“Star Wars”: A Modern Reinterpretation of Buddhism

1006176_10151520807002901_1211978318_n (1)Did you know that without Buddhism, Taoism, Christianity, pragmatism, determinism, Plato’s Republic and countless other religious and philosophical ideas, there is a good chance that we would have never seen this:

Without all that “boring stuff” that supposedly has no place or value in the real world, thousands of young men would have been deprived of a cultural sex symbol. The phrase “I am your father” would have zero significance to generations of young men and women. I would have never pretended to be a Jedi by putting on a bath robe and wielding a tube of green gift wrapping paper. We would never have had the joy, nay the privilege, of witnessing one of the greatest stories ever told—Star Wars—unfold before our very eyes.  

Now I hear some of you muttering, what does a bunch of religious mumbo jumbo and philosophical nonsense have to do with Jar Jar Binks? Well, absolutely nothing because Jar Jar  Binks is absolute trash on the best of days. However, they have a lot to do with the Jedi Order—ya know the “good” guys of the story. Wookieepedia describes the Jedi Order as “an ancient monastic peacekeeping organization unified by its belief and observance of the Force”. This is probably better than my definition of them as “space ninjas with magic space swords that can move stuff with their mind”.

The Jedi Order was influenced by a myriad of ideas—most notably Taoism, Bushidō and Buddhism. In fact, much the mythology concerning the Force—and therefore the Jedi Order—is a modern reinterpretation of Buddhism. For example, Obi-Wan Kenobi describes the Force as “an energy field created by all living things,” that “surrounds us, penetrates us, and binds the galaxy together.” Buddhism teaches that all living things are connected through a vast, god-like reservoir of energy and it is this eternal, uncreated spiritual reality that allows for individuals to achieve enlightenment. It’s no surprise that a key virtue for both Buddhists and Jedi is mindfulness of one’s actions, oneself and one’s environment. In The Phantom Menace, Obi-Wan warns the Gungans, “what happens to one of you will affect the other”.

The similarities don’t stop on a metaphysical level either. Frederick Brenion notes:

 …it is when we first meet Yoda that we are struck by the similarities between him and the examples and teachings of many Zen-masters. Later in “Phantom Menace” we meet Padme Amidala, whose name; Padme is that of “Lotus” from the mantra “Om Mani Padme Hum,” and Amidala, a feminine form for the Buddha Amida, the central figure in Pure Land beliefs. But it is in “Attack of the Clones” that we receive the strongest signal yet of the centrality of Buddhist thought in the Jedi. In a discussion Padme asks Anakin if Jedi are even allowed to “love,” He says: “Attachment is forbidden. Possession is forbidden. Compassion, which I would define as unconditional love, is central to a Jedi’s life, so you might say we’re encouraged to love.”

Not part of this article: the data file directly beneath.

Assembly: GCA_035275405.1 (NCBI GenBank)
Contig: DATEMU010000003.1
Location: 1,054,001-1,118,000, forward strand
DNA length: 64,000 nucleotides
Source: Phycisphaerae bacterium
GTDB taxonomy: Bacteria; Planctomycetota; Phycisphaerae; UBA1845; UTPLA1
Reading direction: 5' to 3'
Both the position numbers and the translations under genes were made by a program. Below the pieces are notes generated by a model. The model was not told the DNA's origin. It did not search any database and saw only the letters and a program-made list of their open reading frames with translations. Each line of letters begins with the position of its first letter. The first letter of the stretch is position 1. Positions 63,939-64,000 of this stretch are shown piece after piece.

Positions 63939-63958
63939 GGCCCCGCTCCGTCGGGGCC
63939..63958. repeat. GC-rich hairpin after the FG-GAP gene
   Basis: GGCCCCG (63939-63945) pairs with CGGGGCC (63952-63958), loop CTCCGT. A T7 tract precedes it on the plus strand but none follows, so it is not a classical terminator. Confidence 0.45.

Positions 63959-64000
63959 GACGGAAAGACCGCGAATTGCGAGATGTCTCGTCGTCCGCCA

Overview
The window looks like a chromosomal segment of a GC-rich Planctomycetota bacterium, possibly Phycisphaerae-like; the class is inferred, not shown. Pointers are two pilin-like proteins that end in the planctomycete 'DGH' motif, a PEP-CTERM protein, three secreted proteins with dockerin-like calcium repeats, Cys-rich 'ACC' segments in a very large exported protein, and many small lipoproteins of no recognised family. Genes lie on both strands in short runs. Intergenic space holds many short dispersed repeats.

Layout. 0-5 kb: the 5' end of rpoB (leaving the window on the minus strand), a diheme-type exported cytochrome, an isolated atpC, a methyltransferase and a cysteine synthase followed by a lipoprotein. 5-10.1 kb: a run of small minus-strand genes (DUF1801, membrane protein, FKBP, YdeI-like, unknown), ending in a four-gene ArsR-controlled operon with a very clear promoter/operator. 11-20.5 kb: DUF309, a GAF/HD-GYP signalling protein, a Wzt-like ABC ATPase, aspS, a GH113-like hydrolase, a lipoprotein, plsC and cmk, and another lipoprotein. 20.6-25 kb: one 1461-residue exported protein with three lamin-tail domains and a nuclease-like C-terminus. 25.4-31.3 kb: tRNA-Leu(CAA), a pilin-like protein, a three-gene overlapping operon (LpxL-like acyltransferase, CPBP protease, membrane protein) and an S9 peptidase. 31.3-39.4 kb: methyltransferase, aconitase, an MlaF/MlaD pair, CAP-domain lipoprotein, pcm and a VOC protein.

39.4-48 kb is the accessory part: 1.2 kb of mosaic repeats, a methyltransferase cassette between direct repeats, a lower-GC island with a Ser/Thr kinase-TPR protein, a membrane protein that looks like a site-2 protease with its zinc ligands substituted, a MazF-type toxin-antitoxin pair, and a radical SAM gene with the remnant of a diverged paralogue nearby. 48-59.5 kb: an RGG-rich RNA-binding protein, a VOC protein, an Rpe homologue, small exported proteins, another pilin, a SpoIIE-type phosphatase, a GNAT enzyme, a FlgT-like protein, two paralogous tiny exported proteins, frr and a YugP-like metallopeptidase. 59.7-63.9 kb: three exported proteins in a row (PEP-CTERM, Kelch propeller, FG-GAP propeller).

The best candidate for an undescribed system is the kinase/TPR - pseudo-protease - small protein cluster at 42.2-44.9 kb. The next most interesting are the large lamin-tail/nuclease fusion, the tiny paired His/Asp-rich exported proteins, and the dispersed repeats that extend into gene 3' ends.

Removed detachment from the physical world is the foundation of Buddhism. The First Noble Truth teaches us that life is temporary. The strong become weak and the weak become strong. Beauty withers with age. M. Night Shyamalan goes from producing award-winning movies to winning the title of “worst director’ and “worst picture” multiple years in a row. One of the few things that we are assured in life is that everything is in a state of constant change. Suffering arises when we try to force permanence on an impermanent world. We go through life trying to grab on to people, ideas and opinions about the world in order achieve some degree of stability. We grow frustrated when the world doesn’t conform to our expectations or when The Last Airbender turns out to be a one of the lowest rated movies of all time. Consequently, we suffer—and possibly write about it in a blog many years later.

I’m still a little upset about this.

Therefore, we must remove ourselves from the world. This does not mean we love the world any less. In fact, we love it more because we know that which we love can be taken away from us at any moment. This move is expressed in the Buddhist virtues of compassion and loving-kindness. So, as Anakin correctly puts it, one is encouraged to love. However, problems arise when one grows overly attached to the object of one’s desires or tries to change them—as Anakin did.

Now here’s the really cool stuff. Remember those Jedi mind tricks? Well, it turns out that some Buddhist monks are capable of “mind tricks” of their own as a result of meditation. If a person gets really good at meditating, he or she can cause “structural and functional changes to the brain”. Scientific research shows that meditation can actually aid in the reduction of stress related illness like depression. Some monks are even able to resist intense amounts of physical pain or reduce the negative effects of extreme temperatures on the body with the aid of meditation.

And they say the humanities is useless.

 

On an unrelated note, Han shot first.

 

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